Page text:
Meals require special mention. Supervised by an amazing young chef, Valentín Tolentín Sanchez, three square meals daily are a feast for gourmands. Vale in close collaboration with Ursula prepares an international cuisine with a definite Mexican accent. Extraordinary attention is given to protecting guests from Toltec Tummy, and this includes the universal use of bottled water even for the preparation of soups. A typical supper might begin with a delicate cold avocado soup, continue with a savory chicken in chocolate mole sauce and end with a refreshing dessert of lime sorbet in vodka. Complementary wines accompany lunches and dinners. Vale's artistic talents are not confined to the kitchen. The table setting for each dinner is splendidly appropriate to the menu and to any special feast days that may coincide with a meal. As an example, chicken in chocolate mole sauce is served as the main course on the Day of the Dead (All Hallow's Eve)--a tradition in Mexico since the time of the Aztecs--and Vale decorates the table with colorful traditional offerings of the holiday as well as American-style carved pumpkins, along with the ranch's fine crystal ware and china settings. The same attention is given to other holidays.
After dinner entertainments might include an evening of folk songs and old Mexican ballads sung by talented guitarist, Jesús González Magallanes, a local artist. The evening very likely will include an exhibition of Mexican folk dances performed by Eduardo "Lalo" Gonzalez Corona, general manager of Las Cascadas, master of quality control, right-hand man to Ursula and a former dancer in the internationally acclaimed Ballet Folklórico de México. Lalo will bring along a former partner in the Ballet Folklórico to give guests a sampling of authentic folk dances from different regions of Mexico. A perfectionist in everything he does, Lalo takes great care to see that his and his partner's costumes, the music and the intricate steps of the dance are absolutely authentic in every detail.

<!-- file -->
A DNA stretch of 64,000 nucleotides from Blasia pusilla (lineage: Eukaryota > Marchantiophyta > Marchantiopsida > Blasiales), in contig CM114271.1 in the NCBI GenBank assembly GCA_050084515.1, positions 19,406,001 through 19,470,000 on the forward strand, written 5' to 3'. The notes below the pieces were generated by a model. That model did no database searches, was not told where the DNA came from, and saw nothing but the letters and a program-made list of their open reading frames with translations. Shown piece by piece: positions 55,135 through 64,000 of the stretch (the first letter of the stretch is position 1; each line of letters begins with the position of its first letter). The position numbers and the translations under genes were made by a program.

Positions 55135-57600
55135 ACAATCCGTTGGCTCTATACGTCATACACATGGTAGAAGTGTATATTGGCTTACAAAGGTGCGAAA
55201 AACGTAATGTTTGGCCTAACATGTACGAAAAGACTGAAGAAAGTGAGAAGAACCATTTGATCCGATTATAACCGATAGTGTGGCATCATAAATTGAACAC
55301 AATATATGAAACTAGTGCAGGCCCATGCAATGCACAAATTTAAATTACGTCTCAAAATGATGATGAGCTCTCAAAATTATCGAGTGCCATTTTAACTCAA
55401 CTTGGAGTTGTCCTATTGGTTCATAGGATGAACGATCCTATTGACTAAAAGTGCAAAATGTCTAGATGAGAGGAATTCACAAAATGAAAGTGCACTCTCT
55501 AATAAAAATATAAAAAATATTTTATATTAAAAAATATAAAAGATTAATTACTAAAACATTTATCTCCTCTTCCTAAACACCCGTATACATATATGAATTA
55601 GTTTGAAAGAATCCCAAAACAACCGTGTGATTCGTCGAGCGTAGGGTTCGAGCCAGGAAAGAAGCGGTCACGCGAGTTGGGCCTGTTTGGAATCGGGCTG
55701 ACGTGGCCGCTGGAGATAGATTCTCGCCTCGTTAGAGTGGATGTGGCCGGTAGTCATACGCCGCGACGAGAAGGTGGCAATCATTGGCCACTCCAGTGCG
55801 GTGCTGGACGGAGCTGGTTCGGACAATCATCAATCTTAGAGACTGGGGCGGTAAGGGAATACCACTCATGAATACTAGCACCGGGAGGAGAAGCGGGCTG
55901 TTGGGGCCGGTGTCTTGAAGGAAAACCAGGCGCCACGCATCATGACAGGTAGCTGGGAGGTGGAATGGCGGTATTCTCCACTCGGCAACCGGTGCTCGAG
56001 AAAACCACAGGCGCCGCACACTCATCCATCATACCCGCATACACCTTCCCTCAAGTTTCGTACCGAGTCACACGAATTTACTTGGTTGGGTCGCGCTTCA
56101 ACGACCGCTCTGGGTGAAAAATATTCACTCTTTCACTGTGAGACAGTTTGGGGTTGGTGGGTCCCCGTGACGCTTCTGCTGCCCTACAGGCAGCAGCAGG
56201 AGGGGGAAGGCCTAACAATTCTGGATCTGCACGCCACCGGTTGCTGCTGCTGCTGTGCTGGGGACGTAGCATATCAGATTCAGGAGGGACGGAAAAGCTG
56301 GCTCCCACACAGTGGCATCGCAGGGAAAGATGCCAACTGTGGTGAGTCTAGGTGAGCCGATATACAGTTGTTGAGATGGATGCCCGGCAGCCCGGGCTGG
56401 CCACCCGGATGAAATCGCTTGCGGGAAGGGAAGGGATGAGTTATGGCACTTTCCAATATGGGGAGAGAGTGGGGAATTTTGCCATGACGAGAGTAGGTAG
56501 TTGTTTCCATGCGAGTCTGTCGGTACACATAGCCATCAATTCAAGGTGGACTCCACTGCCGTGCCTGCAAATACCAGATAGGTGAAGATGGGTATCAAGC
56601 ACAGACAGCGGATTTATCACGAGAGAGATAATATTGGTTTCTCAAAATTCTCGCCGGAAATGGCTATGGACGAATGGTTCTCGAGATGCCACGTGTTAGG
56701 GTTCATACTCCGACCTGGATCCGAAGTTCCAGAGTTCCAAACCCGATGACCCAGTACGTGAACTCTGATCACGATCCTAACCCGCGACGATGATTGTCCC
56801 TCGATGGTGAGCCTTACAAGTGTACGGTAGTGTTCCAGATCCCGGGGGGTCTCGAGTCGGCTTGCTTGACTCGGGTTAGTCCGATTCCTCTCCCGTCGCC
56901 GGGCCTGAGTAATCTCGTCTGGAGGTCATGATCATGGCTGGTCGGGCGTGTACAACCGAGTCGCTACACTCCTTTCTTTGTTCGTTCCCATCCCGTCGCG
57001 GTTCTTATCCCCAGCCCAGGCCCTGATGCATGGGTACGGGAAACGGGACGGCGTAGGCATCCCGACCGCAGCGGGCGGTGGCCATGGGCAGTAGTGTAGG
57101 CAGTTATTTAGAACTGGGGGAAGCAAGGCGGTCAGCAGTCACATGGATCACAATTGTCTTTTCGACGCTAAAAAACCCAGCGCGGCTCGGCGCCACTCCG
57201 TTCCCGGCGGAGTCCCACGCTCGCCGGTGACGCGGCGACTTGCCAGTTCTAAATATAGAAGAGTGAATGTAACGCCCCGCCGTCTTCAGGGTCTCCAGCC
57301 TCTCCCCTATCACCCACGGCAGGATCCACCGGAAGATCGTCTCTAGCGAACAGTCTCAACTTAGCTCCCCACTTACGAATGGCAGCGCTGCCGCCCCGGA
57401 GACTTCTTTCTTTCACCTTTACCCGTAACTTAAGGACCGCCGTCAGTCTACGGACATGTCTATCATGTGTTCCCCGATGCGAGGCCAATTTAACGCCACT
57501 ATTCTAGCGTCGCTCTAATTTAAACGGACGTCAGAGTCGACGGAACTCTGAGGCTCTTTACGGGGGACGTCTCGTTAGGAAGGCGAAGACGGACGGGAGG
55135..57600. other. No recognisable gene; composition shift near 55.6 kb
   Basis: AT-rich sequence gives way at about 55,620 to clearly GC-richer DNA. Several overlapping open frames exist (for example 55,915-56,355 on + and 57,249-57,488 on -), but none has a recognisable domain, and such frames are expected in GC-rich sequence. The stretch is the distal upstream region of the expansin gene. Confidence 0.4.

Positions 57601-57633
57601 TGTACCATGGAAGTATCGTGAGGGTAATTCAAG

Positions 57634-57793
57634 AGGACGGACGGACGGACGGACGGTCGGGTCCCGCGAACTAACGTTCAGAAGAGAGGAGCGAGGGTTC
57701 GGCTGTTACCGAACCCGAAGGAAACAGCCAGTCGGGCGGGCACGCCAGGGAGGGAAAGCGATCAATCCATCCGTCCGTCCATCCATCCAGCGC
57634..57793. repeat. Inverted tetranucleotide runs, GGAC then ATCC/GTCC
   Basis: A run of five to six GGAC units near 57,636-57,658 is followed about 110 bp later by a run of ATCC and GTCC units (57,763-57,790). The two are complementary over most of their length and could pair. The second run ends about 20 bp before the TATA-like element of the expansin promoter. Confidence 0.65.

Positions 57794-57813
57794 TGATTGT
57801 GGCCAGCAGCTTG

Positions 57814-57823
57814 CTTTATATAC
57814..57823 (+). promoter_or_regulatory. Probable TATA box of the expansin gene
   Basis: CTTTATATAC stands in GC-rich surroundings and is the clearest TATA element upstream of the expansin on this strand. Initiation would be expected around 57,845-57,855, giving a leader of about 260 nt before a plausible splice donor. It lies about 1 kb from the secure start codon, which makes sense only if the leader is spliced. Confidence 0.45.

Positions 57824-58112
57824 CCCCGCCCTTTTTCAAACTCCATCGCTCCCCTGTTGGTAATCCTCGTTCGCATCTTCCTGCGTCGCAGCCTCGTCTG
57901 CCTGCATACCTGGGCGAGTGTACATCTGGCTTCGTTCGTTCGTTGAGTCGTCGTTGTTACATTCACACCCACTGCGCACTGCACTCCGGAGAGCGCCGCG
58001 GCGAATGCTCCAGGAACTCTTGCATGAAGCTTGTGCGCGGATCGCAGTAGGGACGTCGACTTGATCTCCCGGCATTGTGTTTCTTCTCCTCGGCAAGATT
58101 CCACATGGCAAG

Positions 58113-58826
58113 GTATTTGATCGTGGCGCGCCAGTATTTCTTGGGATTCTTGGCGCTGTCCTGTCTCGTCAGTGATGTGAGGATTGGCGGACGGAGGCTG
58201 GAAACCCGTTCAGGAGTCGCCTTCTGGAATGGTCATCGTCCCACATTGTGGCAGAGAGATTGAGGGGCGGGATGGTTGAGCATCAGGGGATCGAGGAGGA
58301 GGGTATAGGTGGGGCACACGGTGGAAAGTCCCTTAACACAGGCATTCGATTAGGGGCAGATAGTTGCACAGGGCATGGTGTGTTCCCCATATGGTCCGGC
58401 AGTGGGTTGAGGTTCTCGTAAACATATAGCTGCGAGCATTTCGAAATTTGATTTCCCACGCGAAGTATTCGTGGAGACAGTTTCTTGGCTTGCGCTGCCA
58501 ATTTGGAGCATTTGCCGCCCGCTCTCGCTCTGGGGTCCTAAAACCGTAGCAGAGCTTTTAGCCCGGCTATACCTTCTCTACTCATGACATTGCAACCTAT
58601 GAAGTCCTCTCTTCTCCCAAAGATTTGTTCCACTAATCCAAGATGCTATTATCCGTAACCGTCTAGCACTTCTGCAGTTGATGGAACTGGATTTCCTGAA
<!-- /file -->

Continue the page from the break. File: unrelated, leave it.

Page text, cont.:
Los Caballos:

Then there are the horses. Amigo, Machete, Petrush, Sultan, Merlin, Apache, Ambar, El Duque and Dalí are the animals most often used by guests. These and the other horses in Las Cascadas' stables are all gelded Mexican quarter horses mixed with criollos, the small native animal. A firm admirer of "Horse Whisperer" training for her horses, Ursula has a stable of well-mannered animals that are remarkably responsive, tolerant of beginners, yet spirited enough to satisfy the most experienced rider. Ursula or one of her assistants accompanies every group ride, keeping an eye on progress all the way and making firm rules that include assuring everyone's preparedness before a group canter or gallop is initiated.

Gear includes comfortable Mexican saddles with high backs and lots of handholds for beginners. You may run into such terms as: la silla (the saddle), la campana (the pommel), el freno (the bit), la teja (the cantle or rear portion of the saddle tree), la cincha (the belly band that holds the saddle on the horse), or el estribo (the stirrup). However, all the horses speak English, Swiss, German and French in addition to their native Spanish. Everything is provided, and all you need to bring along for the rides are your boots or hard-soled shoes, long pants (blue-jeans are best), a long-sleeved shirt, a hat and sunscreen.
All-day rides are punctuated by wonderful picnic lunches, spirited in to shady glens and scenic corners by Las Cascadas' staff, always a welcome surprise for hungry and tired riders halfway through a full day in the saddle.

With more than 7,000 acres to roam around in the valley, trail rides vary from open savannah to small climbs up rolling hills to rocky descents into heavily wooded ravines and across gentle streams and can vary from several hours to all-day excursions to local villages and special scenic destinations. Several working ranches as well as the ruins of haciendas dating back to pre-revolution times are in the area and are available for Ursula's riders to explore. Trail rides are not nose-to-tail, single file events, and free rides are encouraged, except when descending steep and rocky inclines.